‘I wondered if the train I was on was that of the United Nations or the League of Nations,’ said Tadeusz Mazowiecki, a former prime minister of Poland, when he resigned in protest in 1995 from his assignment as the U.N. special rapporteur on human rights in the former Yugoslavia. ‘I want to make the leaders of the United Nations think,’ declared the decent man who walked away from the spin and the complacency and evasions of the United Nations’ Bosnia policy. Boutros Boutros-Ghali’s essay proves that the world body and its leader have yet to face up to what they have wrought in Bosnia (‘Global Leadership After the Cold War,’ March/April 1996).

Readers of Boutros-Ghali’s piece will, of course, have understood its purpose. It is the clearest statement yet of his bid for a second term as secretary-general, the rationale for his quiet but relentless campaign, which has been in the works for some time. (The secretary-general, born in 1922, had said that because of his age, one term would suffice, but that was the promise of his first term.) As a campaign statement, his piece is remarkably transparent, even embarrassingly honest. Begone the restraints of the faceless international civil service, and begone those acronyms of international organizations. The pronoun ‘I’ appears 24 times in the essay. All is well in the realm. The books have been balanced, the organization ‘streamlined’ and ‘rationalized.’ The international conferences held during his tenure have been ‘new and different’; they have been ‘cumulative’; they have been ‘linked.’ U.N. peacekeeping has been exemplary. Boutros-Ghali has endured slings and arrows and has at times suffered as the scapegoat for the failures of member states, but he has labored on for the causes of an international civil service and an independent secretary-general.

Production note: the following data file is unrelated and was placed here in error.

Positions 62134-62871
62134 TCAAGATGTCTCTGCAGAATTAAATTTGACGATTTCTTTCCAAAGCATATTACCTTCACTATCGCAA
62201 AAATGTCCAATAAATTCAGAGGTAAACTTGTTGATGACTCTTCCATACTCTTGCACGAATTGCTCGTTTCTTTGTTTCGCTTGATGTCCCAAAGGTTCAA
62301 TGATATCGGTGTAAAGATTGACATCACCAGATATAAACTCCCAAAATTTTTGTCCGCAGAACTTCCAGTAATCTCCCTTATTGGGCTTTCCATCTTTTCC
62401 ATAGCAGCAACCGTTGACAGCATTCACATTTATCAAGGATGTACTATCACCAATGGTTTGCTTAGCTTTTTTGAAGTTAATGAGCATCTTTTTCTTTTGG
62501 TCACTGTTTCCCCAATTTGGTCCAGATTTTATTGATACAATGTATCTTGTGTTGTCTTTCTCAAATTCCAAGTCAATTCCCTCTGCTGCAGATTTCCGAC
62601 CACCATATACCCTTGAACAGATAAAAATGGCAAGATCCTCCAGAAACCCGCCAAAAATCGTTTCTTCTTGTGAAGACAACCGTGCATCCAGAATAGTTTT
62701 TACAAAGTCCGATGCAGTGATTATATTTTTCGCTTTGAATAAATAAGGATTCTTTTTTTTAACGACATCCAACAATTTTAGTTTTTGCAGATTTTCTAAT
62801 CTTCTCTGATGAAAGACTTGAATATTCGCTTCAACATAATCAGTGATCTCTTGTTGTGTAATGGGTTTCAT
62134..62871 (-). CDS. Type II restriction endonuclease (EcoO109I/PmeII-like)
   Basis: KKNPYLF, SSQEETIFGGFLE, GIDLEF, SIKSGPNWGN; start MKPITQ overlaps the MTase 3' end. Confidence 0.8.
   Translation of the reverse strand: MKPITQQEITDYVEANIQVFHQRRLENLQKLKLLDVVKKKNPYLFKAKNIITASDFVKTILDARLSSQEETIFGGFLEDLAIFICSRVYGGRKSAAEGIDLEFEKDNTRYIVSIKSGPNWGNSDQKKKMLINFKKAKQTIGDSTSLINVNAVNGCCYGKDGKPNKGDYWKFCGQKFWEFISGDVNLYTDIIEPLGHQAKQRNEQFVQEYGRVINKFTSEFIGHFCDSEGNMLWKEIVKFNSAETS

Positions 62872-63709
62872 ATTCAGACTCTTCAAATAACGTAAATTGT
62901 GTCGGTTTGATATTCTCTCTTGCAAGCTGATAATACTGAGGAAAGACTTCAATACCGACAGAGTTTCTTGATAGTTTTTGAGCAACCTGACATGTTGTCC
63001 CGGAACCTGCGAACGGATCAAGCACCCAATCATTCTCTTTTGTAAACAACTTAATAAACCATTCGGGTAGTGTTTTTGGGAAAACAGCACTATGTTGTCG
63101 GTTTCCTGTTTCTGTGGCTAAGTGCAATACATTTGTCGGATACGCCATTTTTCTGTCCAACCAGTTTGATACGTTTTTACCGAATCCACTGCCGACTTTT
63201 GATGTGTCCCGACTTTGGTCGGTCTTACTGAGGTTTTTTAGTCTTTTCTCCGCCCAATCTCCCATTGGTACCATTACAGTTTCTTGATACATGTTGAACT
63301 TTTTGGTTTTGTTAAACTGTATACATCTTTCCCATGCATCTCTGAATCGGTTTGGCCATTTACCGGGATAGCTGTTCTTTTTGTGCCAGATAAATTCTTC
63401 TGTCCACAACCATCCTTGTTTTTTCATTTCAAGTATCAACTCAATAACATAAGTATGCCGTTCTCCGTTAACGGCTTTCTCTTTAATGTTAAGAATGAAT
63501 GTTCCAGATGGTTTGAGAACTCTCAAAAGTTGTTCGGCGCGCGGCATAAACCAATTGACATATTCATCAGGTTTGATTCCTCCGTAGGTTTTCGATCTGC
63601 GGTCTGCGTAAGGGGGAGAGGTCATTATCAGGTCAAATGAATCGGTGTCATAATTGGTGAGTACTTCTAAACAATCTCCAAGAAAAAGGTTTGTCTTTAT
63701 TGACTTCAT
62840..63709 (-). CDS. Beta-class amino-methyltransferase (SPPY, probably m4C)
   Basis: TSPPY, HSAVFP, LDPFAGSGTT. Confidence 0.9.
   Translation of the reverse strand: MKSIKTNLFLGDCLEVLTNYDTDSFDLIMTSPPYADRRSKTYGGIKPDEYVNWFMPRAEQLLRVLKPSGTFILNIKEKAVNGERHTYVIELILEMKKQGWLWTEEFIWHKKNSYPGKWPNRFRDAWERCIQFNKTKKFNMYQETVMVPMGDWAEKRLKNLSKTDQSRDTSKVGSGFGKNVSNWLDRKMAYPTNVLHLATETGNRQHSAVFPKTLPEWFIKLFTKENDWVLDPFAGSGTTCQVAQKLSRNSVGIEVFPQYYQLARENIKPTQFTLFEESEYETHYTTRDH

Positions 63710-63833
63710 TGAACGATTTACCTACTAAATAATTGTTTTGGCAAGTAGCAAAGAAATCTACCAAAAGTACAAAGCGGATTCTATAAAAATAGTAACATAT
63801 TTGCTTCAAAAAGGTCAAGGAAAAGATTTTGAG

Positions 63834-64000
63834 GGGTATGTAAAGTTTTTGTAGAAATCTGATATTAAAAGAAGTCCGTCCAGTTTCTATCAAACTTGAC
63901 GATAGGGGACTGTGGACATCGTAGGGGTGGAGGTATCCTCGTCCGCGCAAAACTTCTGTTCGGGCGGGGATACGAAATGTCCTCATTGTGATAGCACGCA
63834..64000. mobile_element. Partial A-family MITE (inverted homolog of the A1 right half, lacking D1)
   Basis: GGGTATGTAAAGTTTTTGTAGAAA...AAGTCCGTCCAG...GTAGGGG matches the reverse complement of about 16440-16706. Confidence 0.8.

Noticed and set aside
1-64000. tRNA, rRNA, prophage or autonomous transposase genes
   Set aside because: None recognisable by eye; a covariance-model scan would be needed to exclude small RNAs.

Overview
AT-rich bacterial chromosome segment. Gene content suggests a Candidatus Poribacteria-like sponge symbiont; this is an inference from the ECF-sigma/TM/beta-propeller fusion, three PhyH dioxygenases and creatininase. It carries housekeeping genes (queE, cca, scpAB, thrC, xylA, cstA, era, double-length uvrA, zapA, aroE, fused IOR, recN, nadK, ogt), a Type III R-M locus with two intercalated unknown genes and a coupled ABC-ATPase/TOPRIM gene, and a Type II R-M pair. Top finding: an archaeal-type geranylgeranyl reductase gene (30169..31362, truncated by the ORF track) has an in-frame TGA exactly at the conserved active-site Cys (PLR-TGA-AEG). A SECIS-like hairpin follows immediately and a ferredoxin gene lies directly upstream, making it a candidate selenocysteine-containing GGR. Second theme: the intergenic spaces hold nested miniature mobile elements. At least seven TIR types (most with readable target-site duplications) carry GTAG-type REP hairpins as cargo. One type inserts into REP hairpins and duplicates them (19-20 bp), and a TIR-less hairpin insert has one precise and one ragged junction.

One will look in vain for a single reference to Bosnia. (There is a passing reference to war crimes tribunals for Yugoslavia and Rwanda.) Bosnia was never permitted to break into last year’s celebration of the 50th anniversary of the United Nations and all the self-congratulations that went with it. And Bosnia is not to break into Boutros Boutros-Ghali’s narrative of his years at the world organization’s helm.


The truth of the United Nations’ role in Bosnia cannot be wished away. Bosnia clings to this secretary-general. Read between the lines in his piece, and Bosnia rises like an apparition: ‘Lives lost in one place seem to matter more than lives lost in another. War in one country may get enormous attention, while war elsewhere may be virtually ignored. Violations of the rights of one people arouse far more concern than violations of the rights of another.’ All along, the Bosnians and their cause were a great irritation to this secretary-general. The Bosnians refused to do him the favor of a quiet surrender. Grant Boutros-Ghali the virtue of consistency: from the time he dismissed Bosnia as a ‘rich people’s war,’ compared with the ‘orphan conflicts’ he cares so much about, he showed the Bosnians a steady measure of indifference. They stood in the way of his stewardship of the world body, of the new, exalted language he had begun to peddle about a world outgrowing the nation-state and the rules of the Westphalian system.